(3) Negligent or fraudulent misrepresentation [Maurer v. Cerkvenik-Anderson Travel, Inc.[73] ( student on tour falls to death under steel wheels of Party Train to Mazatlan, Mexico; negligent failure to reveal three prior deaths of students on same train );Pelegrini v. Landmark Travel Group[74] ( travel agent misrepresents tour vouchers as being refundable ); Marcus v. Zenith Travel[75] ( tourists stranded in Japan when tour operator defaults; travel agent negligently misrepresented that tour operator was financially stable );Gelfand v. Action Travel Center[76]( travel agent negligently misrepresented cruise ship's ability to deal with tourist's physical condition )];

(4) Breach of implied warranty of habitability [ Touhey v. Trans National Travel[77] ( vacation ruined because hotel under construction; travel agent contract carries with it an implied warranty of habitability of hotel accommodations; travel agent failed to make independent investigation of condition of hotel; $25,000 in special damages against travel agent )]; and

(5) Promissory estoppel [ Chow v. Trans World Airlines[78] ( passenger relies upon air carrier's false promises of priority seating on connecting foreign carrier and misses flight to Singapore );Keefe v. Bahama Cruise Line[79] ( reliance upon false promises resulted in delay in filing claim );Fogel v. Hertz International[80] ( rental car accident in Italy; liability of U.S. Hertz corporation may be based upon agency by estoppel )].

Duty To Investigate Availability of Travel Services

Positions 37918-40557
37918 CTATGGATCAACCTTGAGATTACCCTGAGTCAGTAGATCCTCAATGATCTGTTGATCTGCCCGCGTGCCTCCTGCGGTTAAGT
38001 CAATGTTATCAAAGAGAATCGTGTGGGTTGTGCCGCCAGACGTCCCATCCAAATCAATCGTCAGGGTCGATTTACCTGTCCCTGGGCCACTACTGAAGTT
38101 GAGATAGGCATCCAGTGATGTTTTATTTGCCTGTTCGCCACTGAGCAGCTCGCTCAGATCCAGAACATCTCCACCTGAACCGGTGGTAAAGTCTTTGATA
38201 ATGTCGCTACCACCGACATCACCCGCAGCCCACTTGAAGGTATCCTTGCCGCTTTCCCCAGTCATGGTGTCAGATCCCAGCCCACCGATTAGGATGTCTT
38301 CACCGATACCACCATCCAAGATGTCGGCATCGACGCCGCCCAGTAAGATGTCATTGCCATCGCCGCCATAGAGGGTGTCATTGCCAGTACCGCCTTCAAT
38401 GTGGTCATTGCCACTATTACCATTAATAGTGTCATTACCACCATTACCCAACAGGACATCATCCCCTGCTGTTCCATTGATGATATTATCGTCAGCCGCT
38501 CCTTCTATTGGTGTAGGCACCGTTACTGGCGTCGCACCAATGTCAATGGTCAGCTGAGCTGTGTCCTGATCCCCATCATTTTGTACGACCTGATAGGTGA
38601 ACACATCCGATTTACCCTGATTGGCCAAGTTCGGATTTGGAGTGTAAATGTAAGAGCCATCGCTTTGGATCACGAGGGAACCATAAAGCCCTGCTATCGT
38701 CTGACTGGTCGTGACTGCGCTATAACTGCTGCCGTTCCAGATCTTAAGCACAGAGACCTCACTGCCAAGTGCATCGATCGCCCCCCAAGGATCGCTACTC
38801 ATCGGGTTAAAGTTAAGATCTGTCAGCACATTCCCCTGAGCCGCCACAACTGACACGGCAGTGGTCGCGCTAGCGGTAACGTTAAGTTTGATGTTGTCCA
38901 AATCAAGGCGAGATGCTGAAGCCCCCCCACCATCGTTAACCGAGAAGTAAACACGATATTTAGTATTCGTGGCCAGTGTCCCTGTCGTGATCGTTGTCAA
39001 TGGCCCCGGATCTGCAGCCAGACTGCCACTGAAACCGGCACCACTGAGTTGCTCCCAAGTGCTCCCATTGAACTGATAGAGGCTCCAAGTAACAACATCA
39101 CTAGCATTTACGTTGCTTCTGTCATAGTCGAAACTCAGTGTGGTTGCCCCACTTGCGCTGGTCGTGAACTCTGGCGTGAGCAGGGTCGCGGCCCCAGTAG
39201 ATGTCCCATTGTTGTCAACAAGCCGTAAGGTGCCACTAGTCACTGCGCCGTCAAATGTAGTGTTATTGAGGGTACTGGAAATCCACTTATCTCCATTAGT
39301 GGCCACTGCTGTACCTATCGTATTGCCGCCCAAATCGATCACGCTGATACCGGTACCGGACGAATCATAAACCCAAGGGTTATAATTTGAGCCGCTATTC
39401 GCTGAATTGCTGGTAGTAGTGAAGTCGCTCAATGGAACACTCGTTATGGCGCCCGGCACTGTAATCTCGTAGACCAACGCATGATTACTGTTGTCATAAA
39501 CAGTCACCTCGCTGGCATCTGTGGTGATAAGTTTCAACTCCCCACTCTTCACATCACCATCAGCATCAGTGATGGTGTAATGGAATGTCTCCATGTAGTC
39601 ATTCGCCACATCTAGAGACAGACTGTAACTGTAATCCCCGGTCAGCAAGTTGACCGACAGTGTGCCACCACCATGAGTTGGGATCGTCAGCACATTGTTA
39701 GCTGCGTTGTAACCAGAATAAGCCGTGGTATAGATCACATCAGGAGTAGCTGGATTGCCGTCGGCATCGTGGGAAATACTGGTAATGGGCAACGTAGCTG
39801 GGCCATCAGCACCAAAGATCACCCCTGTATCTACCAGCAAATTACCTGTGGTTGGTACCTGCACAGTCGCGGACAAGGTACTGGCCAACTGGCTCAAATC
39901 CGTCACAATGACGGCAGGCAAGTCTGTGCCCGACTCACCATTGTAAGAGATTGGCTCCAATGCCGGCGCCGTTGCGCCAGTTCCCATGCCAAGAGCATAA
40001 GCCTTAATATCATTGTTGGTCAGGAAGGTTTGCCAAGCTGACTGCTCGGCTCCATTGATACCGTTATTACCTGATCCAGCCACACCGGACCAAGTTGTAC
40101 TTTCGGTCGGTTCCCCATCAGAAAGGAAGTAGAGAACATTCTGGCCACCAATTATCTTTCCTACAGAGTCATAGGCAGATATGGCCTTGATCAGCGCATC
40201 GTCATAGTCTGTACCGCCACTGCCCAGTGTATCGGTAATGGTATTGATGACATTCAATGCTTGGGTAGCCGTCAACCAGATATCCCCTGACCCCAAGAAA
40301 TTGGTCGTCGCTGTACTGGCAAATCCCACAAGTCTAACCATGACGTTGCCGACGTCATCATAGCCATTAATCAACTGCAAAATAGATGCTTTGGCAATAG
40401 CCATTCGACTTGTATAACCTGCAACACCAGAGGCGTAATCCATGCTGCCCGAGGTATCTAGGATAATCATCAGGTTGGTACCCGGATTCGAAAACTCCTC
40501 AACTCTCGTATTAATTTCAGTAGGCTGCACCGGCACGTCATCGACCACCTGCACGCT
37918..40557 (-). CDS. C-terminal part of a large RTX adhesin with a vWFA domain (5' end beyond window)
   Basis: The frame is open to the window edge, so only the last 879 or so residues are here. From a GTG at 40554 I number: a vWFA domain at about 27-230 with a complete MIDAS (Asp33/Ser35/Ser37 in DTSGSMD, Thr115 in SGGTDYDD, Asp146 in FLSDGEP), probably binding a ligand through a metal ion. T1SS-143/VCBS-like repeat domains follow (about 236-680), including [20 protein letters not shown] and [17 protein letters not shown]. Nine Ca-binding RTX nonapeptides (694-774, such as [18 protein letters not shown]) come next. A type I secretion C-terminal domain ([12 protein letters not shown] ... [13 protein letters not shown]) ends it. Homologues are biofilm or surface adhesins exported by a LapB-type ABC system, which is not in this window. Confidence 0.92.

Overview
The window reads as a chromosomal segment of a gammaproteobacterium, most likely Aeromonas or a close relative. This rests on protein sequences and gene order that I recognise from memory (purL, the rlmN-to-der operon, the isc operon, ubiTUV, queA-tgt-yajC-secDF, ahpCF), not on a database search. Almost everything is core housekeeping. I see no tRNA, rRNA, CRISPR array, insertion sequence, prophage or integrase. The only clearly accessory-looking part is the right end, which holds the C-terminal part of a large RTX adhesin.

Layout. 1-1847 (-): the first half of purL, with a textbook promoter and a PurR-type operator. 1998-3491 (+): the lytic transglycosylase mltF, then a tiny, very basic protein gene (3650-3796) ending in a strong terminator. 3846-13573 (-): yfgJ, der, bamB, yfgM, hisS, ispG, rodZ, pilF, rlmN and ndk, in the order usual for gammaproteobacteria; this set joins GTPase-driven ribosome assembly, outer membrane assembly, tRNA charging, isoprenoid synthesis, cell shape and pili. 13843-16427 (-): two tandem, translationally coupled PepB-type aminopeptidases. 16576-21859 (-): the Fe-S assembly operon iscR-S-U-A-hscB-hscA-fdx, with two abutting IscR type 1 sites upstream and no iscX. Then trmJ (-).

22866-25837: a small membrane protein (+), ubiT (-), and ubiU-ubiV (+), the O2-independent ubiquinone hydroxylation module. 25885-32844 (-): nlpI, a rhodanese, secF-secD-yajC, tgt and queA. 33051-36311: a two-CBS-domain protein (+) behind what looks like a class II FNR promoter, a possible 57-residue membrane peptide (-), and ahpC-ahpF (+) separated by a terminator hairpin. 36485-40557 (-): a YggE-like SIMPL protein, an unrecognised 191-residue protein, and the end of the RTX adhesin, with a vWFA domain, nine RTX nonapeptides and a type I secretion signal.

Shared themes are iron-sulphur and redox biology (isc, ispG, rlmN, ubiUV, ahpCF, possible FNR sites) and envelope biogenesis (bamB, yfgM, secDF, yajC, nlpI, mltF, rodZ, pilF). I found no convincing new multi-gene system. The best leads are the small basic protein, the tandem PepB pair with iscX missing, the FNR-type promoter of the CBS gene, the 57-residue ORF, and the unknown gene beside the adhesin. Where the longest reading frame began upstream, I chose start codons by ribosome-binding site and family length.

Travel agents have ongoing duties to investigate the availability of contracted for travel services, e.g.,

(1) Hotel closed [Barton v. Wonderful World of Travel[81]( hotel closed; travel agent liable for failing to investigate conditions )];

(2) Hotel under construction [ Josephs v. Fuller[82] ( hotel substandard; travel agent liable for failing to investigate conditions )];

(3) Canceled charter flight [ Rodriquez v. Cardona Travel Bureau[83] ( charter air carrier defaults; travel agent liable for failing to warn of risks of charters )];

(4) Canceled scheduled flight [ Fix v. Travel Help[84] ( airline goes bankrupt; travel agent liable for failing to investigate )];

(5) Tour package not delivered [ Marcus v. Zenith Travel[85] ( travel agent liable for failing to reveal trade reports about financial instability of tour operator )];

(6) Cruise ship impounded by a local sheriff [Slade v. Cheung & Risser Enterprises[86] ( travel agent failed to contact cruise ship company directly and verify cruise availability )];

(7) Tour operator changed the itinerary [Rosen v. DePorter-Butterworth Tours[87] ( travel agent failed to advise tourist of change in tour itinerary )]; and

(8) Hotel overbooking [ Bucholtz v. Sirotkin Travel Service[88] ( Las Vegas hotel overbooks and walks customers; travel agent liable for failing to investigate reliability of tour wholesaler )]. The travel agent's duty to investigate continues even after the initial deposit is made [Barton v. Wonderful World of Travel[89] ( travel agent required to keep in contact with hotel up to thirty days before departure )].

Duty To Convey Needed Information